Friday, April 20, 2012

KidLit for Japan Meets Story Walk

Long time readers of my blog may remember that I participated in the KidLit for Japan fundraiser last spring following the devastating earthquake. I donated a field class  for up to 25 students. On Monday, I finally facilitated that class for the Sandwich Partnerships for Families. We negotiated a change in the original plan and I facilitated a Story Walk instead of the more open-ended class I had originally envisioned.

The StoryWalk® Project was created by Anne Ferguson of Montpelier, VT and developed in collaboration with the Vermont Bicycle & Pedestrian Coalition and the Kellogg Hubbard Library. The basic idea was to combine stories and walking.

To set one up, you purchase two copies of a book. You disassemble the books, mount the pages on posterboard and laminate them. Then you mount them to stakes/ signs and set them out along a predetermined trail or path. While the original StoryWalk idea didn't necessarily connect the story to the environment in which it would be read, I chose to read a book that would be enriched by our location.

I facilitated this walk on Monday afternoon with Early Childhood Specialist Christina Hallas. It was the first day of school vacation week here in Massachusetts and a hot sunny one at that. Sandwich Partnerships for Families had advertised the event well, so we had a big turn out.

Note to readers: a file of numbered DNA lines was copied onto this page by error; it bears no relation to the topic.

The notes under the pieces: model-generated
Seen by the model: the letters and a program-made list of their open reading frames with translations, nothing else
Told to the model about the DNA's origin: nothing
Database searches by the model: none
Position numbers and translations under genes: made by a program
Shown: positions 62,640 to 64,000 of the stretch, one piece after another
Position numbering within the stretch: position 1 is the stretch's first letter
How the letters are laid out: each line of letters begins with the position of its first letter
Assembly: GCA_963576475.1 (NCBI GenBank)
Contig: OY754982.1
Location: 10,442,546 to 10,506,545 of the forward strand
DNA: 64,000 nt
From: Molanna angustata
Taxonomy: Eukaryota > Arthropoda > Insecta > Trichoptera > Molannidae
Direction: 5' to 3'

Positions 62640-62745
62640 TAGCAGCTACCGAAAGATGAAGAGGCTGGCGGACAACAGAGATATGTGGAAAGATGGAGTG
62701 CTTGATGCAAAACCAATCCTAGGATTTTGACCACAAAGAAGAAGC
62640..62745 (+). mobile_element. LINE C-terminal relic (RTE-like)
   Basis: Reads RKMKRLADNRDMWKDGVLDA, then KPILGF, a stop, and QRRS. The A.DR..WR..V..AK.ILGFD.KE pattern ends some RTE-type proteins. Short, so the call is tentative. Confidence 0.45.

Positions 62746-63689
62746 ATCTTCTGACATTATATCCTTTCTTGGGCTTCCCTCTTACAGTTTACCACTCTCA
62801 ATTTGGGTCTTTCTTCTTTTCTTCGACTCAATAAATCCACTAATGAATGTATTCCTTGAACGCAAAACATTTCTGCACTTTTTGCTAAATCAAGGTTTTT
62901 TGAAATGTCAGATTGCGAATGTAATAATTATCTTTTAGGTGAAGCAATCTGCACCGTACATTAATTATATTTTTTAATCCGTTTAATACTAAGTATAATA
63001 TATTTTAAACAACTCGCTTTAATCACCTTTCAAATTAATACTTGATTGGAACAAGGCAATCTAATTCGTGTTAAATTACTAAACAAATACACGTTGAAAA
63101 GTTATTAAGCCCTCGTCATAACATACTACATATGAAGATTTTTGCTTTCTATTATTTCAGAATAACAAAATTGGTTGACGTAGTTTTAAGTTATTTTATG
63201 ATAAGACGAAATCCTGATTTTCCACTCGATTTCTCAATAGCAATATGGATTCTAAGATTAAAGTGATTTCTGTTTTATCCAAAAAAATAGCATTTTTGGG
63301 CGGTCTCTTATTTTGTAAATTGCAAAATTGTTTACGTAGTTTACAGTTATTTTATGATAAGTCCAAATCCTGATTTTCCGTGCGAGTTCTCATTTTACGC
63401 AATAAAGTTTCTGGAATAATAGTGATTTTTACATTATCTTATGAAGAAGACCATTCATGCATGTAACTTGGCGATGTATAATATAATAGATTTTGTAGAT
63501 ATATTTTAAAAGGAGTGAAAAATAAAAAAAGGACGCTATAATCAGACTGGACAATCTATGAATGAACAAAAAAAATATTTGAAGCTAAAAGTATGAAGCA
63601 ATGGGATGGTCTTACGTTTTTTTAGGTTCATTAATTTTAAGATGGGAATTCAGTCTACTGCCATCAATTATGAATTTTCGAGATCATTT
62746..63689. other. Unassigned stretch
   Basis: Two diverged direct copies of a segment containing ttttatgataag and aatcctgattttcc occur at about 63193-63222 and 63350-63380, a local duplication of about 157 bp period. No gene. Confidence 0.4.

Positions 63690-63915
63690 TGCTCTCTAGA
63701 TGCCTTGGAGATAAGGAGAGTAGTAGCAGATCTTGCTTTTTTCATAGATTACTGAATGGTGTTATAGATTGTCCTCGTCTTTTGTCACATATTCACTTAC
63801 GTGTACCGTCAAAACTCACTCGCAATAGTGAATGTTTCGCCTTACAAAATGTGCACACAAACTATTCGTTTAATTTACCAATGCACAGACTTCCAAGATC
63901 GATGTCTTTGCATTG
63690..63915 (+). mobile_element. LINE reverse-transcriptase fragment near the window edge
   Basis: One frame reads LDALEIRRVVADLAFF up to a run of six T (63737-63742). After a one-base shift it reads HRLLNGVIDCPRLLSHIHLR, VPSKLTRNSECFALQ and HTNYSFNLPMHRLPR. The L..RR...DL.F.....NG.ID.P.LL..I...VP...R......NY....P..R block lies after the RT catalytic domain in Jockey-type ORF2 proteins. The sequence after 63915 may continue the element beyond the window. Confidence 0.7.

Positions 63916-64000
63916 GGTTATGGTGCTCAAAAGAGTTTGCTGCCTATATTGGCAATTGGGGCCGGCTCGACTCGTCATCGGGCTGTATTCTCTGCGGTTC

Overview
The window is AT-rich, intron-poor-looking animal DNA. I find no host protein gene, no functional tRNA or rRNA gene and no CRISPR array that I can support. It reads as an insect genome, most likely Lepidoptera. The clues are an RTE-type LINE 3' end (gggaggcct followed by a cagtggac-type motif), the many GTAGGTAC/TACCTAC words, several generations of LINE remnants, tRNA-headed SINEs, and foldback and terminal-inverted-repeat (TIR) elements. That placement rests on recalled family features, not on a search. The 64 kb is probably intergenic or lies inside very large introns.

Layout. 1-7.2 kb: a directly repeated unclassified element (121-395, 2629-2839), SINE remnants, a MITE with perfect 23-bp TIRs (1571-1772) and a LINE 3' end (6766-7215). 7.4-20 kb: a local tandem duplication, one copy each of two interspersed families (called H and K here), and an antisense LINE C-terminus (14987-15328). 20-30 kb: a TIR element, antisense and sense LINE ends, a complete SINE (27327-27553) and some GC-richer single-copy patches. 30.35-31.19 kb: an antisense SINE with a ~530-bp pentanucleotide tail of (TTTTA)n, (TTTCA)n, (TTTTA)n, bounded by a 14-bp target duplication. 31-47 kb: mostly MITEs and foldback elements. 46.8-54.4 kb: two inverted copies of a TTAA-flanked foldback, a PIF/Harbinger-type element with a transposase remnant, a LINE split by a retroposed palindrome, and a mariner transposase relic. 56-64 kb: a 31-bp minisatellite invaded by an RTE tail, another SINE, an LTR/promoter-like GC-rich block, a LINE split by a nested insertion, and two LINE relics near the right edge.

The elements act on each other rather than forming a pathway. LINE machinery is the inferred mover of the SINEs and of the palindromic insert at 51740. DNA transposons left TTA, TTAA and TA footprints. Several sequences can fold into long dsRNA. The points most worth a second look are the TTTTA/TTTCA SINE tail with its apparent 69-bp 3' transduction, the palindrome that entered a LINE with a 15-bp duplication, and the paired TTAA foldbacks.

I had chosen Swirl by Swirl: Spirals in Nature written by Joyce Sidman and illustrated by Beth Krommes as our book. Springtime brings lots of spiraling new growth and the program was to be run in a seaside town where children can easily find swirly seashells, so this book seemed a perfect match. The short, poetic form was also perfect for the young (aged 2-5) participants.

The youngest children enjoyed walking ahead along the trail in Shawme-Crowell State Forest to find the next posted pages of the book while older children helped us locate spirals along the way- young plants poking out of the ground, beech leaves unfurling, spiraling log homes, swirly pinecones, and orb spider webs.
Photos by Christina Hallas
Once the walk was completed, we gathered for a snack and then children used crayons and markers to make their own spiraling artwork. As they worked, we shared examples of other spirals they might find in their town such as a bird nest, a butterfly proboscis, a moon snail shell and whelk shells. We also shared a giant nautilus shell (a highlight in the art on one page) and a basket to demonstrate how humans use items in nature as models for items they design.

Even though the organized event is over, the signs will remain along the trail for a week unless terrible weather is predicted- that way families can enjoy the story at their leisure if they weren't able to attend on Monday. One mother even said she planned to come back so she and her children could read it again and enjoy it without the crowd.

As a naturalist, educator, and writer, I think StoryWalks are a great idea! They combine so many things that I love. I've already been in touch with my local library about facilitating a StoryWalk in my home town.

Have you ever participated in or facilitated a StoryWalk? Please share.

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